I am an old-fashioned film maker. I like to tour with my films when they are released, as often as I can. I like dark and quiet rooms where people have to focus on the screen. I instruct the techs in the booth to make sure the lights are off when the credits roll at the end, as they are an integral part of any film I make and always contain some of the film’s best music.
I like every part of the touring experience…even the sleepless nights in unfamiliar surroundings. I will never get tired of touring, of greeting people at the door, of hanging around afterwards for the Q&A. I relish the intelligent and thoughtful comments I get at the end of a screening. I inwardly chuckle at the inane comments. Every film I make is an attempt to try harder. It’s that simple. When a film maker loses his connection to the audience, then he has lost a lot.
Last week in New York as I stood at the back of the theater in the Morgan Library, I observed the backs of the people attending the screening. They sat intently, absorbed in my film “O Brother Man: TheArt and Life of Lynd Ward.” For 84 minutes, I took them out of themselves and into the highly imaginative world of the father of the graphic novel. The goal of a film maker should be to take you out of yourself for a brief period of time. Otherwise, why would you have bothered to get up from wherever you were comfortably ensconced and battle the traffic to come to a place where you were forced to sit in the dark?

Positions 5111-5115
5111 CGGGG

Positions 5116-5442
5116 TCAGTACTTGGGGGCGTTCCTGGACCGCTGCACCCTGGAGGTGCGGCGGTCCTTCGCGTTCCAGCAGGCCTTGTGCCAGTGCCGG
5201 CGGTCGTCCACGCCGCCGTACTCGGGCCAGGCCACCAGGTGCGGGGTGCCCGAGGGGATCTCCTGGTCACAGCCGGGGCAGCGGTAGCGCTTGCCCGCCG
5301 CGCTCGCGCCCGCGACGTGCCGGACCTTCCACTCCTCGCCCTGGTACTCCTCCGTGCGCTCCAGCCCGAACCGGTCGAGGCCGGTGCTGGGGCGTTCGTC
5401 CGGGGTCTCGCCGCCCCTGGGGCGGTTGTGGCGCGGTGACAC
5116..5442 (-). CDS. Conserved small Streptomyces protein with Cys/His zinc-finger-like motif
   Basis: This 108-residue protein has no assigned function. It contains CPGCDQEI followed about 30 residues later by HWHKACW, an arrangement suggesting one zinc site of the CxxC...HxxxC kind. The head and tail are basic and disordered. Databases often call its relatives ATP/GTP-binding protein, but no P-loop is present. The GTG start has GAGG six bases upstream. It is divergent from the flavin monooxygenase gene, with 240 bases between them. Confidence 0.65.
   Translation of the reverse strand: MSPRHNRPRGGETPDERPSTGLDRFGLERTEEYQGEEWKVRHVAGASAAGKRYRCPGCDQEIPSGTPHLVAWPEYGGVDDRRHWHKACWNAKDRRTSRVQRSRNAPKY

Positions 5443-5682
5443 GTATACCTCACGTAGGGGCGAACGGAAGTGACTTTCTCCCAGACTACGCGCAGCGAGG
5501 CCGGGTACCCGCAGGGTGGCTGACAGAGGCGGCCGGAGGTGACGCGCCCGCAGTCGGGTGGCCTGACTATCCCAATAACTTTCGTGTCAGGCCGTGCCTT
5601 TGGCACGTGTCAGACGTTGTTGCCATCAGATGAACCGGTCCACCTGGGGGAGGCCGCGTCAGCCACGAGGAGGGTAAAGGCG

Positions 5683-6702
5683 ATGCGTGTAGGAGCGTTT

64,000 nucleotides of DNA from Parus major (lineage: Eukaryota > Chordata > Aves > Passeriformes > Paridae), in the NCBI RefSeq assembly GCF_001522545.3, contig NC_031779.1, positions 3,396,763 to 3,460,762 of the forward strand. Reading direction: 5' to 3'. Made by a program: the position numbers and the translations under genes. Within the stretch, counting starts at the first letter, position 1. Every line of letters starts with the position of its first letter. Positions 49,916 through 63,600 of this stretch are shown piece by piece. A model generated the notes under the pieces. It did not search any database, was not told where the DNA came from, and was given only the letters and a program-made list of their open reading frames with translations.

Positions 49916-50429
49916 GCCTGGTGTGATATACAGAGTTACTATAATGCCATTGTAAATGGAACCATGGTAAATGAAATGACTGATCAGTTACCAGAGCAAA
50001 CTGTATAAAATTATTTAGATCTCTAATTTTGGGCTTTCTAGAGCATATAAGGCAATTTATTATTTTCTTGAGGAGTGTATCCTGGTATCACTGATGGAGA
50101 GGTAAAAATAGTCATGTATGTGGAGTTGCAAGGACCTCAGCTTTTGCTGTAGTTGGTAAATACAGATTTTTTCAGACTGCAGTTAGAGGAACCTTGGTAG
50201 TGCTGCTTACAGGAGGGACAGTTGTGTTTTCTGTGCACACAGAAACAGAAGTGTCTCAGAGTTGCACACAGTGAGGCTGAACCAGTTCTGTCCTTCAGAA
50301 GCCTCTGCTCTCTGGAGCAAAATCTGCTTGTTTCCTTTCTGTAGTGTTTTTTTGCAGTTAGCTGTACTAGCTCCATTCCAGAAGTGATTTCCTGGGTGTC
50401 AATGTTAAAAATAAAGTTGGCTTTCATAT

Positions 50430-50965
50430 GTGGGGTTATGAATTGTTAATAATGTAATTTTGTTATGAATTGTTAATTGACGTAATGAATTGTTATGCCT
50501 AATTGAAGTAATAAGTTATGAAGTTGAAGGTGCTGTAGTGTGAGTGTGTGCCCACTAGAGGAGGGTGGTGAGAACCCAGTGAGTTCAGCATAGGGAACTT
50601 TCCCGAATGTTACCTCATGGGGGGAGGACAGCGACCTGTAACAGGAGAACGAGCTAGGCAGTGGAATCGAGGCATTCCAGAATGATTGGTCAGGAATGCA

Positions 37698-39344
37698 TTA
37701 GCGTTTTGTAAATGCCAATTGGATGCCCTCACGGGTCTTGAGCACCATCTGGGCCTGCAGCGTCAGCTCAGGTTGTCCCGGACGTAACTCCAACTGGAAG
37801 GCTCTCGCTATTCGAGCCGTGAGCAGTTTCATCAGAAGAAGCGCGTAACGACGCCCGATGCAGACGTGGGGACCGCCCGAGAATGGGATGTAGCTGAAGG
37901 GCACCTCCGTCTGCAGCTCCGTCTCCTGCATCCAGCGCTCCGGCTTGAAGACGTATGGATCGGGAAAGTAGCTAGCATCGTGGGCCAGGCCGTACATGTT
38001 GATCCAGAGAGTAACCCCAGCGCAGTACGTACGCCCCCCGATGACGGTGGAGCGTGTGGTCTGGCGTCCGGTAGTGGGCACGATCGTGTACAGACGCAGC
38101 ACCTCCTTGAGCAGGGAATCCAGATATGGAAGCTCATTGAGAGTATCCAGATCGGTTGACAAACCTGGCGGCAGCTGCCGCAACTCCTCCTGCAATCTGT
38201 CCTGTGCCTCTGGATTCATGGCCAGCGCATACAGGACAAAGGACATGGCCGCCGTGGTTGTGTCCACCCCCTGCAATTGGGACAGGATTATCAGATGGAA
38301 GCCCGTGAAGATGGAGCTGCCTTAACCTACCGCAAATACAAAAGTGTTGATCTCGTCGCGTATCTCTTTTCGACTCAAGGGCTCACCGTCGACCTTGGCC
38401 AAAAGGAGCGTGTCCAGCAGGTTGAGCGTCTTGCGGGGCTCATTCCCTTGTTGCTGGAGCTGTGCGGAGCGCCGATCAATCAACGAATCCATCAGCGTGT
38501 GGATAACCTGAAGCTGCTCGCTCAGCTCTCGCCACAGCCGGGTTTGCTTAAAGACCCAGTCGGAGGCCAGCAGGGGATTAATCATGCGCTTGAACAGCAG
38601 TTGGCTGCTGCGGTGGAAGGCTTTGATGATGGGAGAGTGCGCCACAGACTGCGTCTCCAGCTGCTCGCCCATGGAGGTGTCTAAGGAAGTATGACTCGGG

That’s the bargain that, as a film maker, I am pledged to respect. You leave wherever you are comfortable, and you come to a place where you are forced to sit in the dark and watch something onscreen. In return for your sacrifice, I have to make it my business to enlighten you, entertain you, move you, and perhaps get you to see something you’ve not seen before. I have to succeed at this because it is the right thing to do in return for your having made the journey.
As we continue the tour with our current film “The Great Confusion: The 1913 Armory Show” Terri and I continue doing what we both love, and we continue to keep that pledge and its implied commitment…you get up and get to the theater…and in return we honor your presence with the best work we can create.
We look forward to seeing all of our friends at the Virginia Museum of Fine Arts on April 11 at 6:30 PM for a screening of The Great Confusion.
If you come, we promise you that you will learn something about the very important and lasting legacy of American Modernism.